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Rich dialogue carries Pinter play

"The Caretaker," through Oct. 11, Salt Lake Acting Company (801-363-7522), running time: 2 hours, 20 minutes (with two 10-minute intermissions)

"The Caretaker" by Harold Pinter has been labeled as "theater of the absurd."

But there was nothing absurd over the weekend about the fine acting jobs of the three men performing Pinter's play for the Salt Lake Acting Company as it kicked off its 2009-2010 season.

"The Caretaker" was first performed in 1960. In a most simplistic description, it's a play about two brothers and a bum inside a cluttered house. But on a deeper level, the play looks at issues of isolation, deception and the desire for a better life … all topics that are as relevant today as they were nearly 50 years ago.

That said, "The Caretaker" isn't a play that will appeal to everyone. Pinter purposely leaves his play as open for interpretation as the storyline itself. "The Caretaker" seems to just stop rather than have an ending that ties up all of the storyline's loose ends, a Pinter trademark. The play is rich with long dialogue, the backbone of the production, and very short on "action," something that also may not appeal to everyone.

But theater-goers who pay attention to the words and the plights of each character will likely find some themes they can relate to from their own lives.

The story takes place in a house in west London. Aston (Daniel Beecher) runs into Davies, (Joe Cronin) a homeless old man, and invites him back to his house. Aston is supposed to be taking care of the home for his brother, Mick (Matthew Ivan Bennett), a fast talking, seemingly career-oriented man. But when Mick finds out that Davies is living there, he is at first cruel to him, only later offering him the position of caretaker of the house.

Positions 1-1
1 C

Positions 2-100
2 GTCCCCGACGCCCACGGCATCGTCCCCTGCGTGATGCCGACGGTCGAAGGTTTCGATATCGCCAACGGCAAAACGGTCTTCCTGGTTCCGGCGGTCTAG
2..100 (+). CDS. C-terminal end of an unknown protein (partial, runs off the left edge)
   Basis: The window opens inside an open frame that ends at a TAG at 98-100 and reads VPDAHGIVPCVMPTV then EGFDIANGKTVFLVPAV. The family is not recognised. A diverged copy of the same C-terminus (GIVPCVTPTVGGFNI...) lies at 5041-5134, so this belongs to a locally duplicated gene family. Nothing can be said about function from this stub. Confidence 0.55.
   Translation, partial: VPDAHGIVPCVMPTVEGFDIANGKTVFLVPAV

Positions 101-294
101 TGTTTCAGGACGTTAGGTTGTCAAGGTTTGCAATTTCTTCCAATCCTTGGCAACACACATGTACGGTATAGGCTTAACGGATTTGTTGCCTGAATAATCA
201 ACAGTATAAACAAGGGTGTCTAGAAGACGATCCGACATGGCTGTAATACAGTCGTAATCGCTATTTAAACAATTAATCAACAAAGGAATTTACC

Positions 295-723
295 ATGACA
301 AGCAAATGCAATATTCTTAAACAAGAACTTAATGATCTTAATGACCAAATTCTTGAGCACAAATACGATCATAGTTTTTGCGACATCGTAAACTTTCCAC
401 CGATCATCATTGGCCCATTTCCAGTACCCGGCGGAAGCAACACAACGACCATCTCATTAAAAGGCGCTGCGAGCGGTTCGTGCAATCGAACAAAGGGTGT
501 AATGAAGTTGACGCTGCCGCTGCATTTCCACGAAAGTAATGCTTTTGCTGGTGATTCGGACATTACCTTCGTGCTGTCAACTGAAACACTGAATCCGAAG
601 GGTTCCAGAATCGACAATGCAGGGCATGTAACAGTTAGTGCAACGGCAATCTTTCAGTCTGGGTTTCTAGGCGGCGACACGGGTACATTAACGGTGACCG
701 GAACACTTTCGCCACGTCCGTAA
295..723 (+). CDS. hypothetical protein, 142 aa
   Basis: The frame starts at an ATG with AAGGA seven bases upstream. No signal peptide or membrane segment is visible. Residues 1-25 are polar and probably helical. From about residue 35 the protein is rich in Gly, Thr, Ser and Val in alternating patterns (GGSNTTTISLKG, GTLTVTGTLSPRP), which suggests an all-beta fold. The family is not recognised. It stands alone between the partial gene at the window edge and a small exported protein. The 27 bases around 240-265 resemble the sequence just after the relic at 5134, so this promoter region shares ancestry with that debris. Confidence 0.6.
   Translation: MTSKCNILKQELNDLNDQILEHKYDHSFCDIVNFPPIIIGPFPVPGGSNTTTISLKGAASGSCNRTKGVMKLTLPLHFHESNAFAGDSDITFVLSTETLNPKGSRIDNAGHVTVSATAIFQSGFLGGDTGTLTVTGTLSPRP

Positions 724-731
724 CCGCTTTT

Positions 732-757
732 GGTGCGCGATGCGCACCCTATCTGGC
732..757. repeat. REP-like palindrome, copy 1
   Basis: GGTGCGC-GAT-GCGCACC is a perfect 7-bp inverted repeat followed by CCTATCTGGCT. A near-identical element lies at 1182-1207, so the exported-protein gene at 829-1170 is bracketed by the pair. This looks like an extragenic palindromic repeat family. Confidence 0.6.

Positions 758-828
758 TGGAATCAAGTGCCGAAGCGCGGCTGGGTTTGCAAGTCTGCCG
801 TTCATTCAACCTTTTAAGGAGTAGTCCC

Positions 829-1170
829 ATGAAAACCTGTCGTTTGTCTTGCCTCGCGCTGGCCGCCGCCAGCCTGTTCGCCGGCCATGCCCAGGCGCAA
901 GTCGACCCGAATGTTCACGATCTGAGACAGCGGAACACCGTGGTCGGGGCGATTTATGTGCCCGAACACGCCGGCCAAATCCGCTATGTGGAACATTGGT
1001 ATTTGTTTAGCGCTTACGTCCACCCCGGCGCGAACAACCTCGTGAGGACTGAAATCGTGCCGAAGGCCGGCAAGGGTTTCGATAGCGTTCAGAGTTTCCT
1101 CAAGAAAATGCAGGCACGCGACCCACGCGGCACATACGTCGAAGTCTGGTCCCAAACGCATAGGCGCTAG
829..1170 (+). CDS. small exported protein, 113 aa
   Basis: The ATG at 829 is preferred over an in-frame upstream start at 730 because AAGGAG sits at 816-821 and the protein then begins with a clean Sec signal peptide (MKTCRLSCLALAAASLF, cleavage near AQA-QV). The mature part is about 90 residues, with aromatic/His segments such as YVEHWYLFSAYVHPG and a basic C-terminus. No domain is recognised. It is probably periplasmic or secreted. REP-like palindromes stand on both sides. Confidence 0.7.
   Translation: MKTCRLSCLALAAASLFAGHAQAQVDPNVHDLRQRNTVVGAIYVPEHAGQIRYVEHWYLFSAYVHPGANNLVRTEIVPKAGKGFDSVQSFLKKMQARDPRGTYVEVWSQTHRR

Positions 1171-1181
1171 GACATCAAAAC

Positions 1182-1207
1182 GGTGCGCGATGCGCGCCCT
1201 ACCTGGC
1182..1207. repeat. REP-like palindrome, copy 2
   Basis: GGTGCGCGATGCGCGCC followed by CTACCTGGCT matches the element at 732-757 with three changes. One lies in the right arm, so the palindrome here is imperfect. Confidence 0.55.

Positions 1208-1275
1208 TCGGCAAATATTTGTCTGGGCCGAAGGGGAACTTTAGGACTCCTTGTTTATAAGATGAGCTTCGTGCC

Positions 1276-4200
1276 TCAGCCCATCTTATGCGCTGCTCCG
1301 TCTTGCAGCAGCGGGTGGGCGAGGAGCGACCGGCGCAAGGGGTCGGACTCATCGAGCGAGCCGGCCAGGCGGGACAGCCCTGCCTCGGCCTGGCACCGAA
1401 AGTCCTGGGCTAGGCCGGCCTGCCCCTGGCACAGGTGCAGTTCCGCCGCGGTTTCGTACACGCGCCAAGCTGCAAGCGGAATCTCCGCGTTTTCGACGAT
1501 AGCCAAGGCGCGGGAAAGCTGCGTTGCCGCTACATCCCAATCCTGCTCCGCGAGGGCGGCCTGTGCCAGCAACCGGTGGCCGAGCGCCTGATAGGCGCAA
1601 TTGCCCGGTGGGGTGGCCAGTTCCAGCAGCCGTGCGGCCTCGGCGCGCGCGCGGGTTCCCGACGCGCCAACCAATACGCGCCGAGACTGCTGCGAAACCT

Davies, who at first seems to be appreciative of the offer to stay, soon becomes picky about his living conditions and finds faults with his host's kind offerings. He is deceptive in who he is, with his No. 1 priority being himself as he forms alliances to whatever situation works in his favor.

Brothers Aston and Mick hardly speak to each other, often going out of their way to avoid the other altogether.

The roles are challenging because of the volume of material each actor has to memorize. But Cronin, Beecher and Bennett, who each have moments of long, continuous dialogue during the course of the play, pull off the task with flying colors. Davies, in particular, has long speaking parts in which his character has to come off as seemingly mentally challenged but not completely babbling nonsense.

The play's climax comes at the end of Act II, when Aston recounts when he was taken to a mental hospital and given electric-shock therapy. He reveals that doctors gave him the treatment while he was standing up, something they weren't supposed to do, leaving Aston with permanent mental disabilities.

All three characters are striving for greener pastures, and each seem to have pinpointed how to get there. Aston wants to build a shed in the back of his house. Davies talks constantly about getting his papers in the Sidcup suburb. Mick sees himself as being on his way to a successful career. In a way, the characters are deceiving themselves that these tasks will bring the improvement to the lives they want.

But whether because of laziness, mental illness or being overwhelmed by the daunting task before even starting, the characters never take the initiative to try and achieve their goals.

Overall, "The Caretaker" explores many themes of human life. It is designed to make the audience ask questions. The trick is balancing the right amount of humor, drama and delivering the right tempo of dialogue so the audience's only question after the play isn't, "What was that?"

Kudos to Keven Myhre for designing an excellent set for this production, turning the SLAC stage into a delightfully cluttered room.